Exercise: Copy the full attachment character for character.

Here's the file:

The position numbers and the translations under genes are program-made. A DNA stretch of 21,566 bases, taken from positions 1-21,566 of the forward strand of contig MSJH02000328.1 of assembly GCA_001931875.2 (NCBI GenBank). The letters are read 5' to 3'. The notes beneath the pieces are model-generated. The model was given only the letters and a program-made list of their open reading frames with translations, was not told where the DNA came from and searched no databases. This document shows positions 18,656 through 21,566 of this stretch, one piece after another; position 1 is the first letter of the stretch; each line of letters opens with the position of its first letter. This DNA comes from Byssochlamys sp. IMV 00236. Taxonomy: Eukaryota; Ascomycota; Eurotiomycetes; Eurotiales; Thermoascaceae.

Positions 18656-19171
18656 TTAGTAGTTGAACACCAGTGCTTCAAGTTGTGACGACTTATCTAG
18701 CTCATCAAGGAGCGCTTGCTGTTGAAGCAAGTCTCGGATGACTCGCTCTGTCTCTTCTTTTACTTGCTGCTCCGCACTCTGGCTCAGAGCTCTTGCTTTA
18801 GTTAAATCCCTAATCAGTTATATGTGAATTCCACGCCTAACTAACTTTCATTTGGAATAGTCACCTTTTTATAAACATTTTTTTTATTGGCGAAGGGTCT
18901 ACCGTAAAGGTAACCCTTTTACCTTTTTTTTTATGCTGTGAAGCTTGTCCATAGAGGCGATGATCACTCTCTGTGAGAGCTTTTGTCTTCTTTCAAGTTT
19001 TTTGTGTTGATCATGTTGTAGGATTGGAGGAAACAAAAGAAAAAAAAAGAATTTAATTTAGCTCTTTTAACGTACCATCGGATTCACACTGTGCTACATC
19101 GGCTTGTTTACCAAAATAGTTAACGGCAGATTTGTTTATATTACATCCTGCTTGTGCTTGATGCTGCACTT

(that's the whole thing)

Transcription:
The position numbers and the translations under genes are program-made. A DNA stretch of 21,566 bases, taken from positions 1-21,566 of the forward strand of contig MSJH02000328.1 of assembly GCA_001931875.2 (NCBI GenBank). The letters are read 5' to 3'. The notes beneath the pieces are model-generated. The model was given only the letters and a program-made list of their open reading frames with translations, was not told where the DNA came from and searched no databases. This document shows positions 18,656 through 21,566 of this stretch, one piece after another; position 1 is the first letter of the stretch; each line of letters opens with the position of its first letter. This DNA comes from Byssochlamys sp. IMV 00236. Taxonomy: Eukaryota; Ascomycota; Eurotiomycetes; Eurotiales; Thermoascaceae.

Positions 18656-19171
18656 TTAGTAGTTGAACACCAGTGCTTCAAGTTGTGACGACTTATCTAG
18701 CTCATCAAGGAGCGCTTGCTGTTGAAGCAAGTCTCGGATGACTCGCTCTGTCTCTTCTTTTACTTGCTGCTCCGCACTCTGGCTCAGAGCTCTTGCTTTA
18801 GTTAAATCCCTAATCAGTTATATGTGAATTCCACGCCTAACTAACTTTCATTTGGAATAGTCACCTTTTTATAAACATTTTTTTTATTGGCGAAGGGTCT
18901 ACCGTAAAGGTAACCCTTTTACCTTTTTTTTTATGCTGTGAAGCTTGTCCATAGAGGCGATGATCACTCTCTGTGAGAGCTTTTGTCTTCTTTCAAGTTT
19001 TTTGTGTTGATCATGTTGTAGGATTGGAGGAAACAAAAGAAAAAAAAAGAATTTAATTTAGCTCTTTTAACGTACCATCGGATTCACACTGTGCTACATC
19101 GGCTTGTTTACCAAAATAGTTAACGGCAGATTTGTTTATATTACATCCTGCTTGTGCTTGATGCTGCACTT